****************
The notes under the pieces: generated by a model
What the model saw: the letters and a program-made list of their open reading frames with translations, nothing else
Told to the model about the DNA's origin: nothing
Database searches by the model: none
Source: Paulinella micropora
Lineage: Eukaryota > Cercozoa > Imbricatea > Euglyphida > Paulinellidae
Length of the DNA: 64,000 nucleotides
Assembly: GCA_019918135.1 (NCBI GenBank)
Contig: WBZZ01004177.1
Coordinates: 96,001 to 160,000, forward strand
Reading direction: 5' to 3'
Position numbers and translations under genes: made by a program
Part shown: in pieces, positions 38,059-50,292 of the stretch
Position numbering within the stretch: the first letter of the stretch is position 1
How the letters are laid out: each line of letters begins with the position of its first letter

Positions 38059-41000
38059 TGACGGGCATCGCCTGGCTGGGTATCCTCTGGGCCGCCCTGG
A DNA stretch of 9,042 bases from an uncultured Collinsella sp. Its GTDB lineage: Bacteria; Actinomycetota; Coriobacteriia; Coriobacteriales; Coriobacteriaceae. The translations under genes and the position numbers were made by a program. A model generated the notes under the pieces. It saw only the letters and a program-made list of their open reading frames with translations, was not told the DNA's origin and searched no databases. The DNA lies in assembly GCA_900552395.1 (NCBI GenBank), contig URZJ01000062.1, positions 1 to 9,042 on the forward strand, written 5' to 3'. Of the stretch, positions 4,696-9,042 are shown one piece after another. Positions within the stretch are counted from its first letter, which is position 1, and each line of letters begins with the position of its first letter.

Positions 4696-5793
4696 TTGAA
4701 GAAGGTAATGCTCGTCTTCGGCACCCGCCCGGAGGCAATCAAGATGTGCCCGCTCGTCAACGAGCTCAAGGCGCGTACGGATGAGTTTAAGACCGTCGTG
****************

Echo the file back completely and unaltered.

The notes under the pieces: generated by a model
What the model saw: the letters and a program-made list of their open reading frames with translations, nothing else
Told to the model about the DNA's origin: nothing
Database searches by the model: none
Source: Paulinella micropora
Lineage: Eukaryota > Cercozoa > Imbricatea > Euglyphida > Paulinellidae
Length of the DNA: 64,000 nucleotides
Assembly: GCA_019918135.1 (NCBI GenBank)
Contig: WBZZ01004177.1
Coordinates: 96,001 to 160,000, forward strand
Reading direction: 5' to 3'
Position numbers and translations under genes: made by a program
Part shown: in pieces, positions 38,059-50,292 of the stretch
Position numbering within the stretch: the first letter of the stretch is position 1
How the letters are laid out: each line of letters begins with the position of its first letter

Positions 38059-41000
38059 TGACGGGCATCGCCTGGCTGGGTATCCTCTGGGCCGCCCTGG
A DNA stretch of 9,042 bases from an uncultured Collinsella sp. Its GTDB lineage: Bacteria; Actinomycetota; Coriobacteriia; Coriobacteriales; Coriobacteriaceae. The translations under genes and the position numbers were made by a program. A model generated the notes under the pieces. It saw only the letters and a program-made list of their open reading frames with translations, was not told the DNA's origin and searched no databases. The DNA lies in assembly GCA_900552395.1 (NCBI GenBank), contig URZJ01000062.1, positions 1 to 9,042 on the forward strand, written 5' to 3'. Of the stretch, positions 4,696-9,042 are shown one piece after another. Positions within the stretch are counted from its first letter, which is position 1, and each line of letters begins with the position of its first letter.

Positions 4696-5793
4696 TTGAA
4701 GAAGGTAATGCTCGTCTTCGGCACCCGCCCGGAGGCAATCAAGATGTGCCCGCTCGTCAACGAGCTCAAGGCGCGTACGGATGAGTTTAAGACCGTCGTG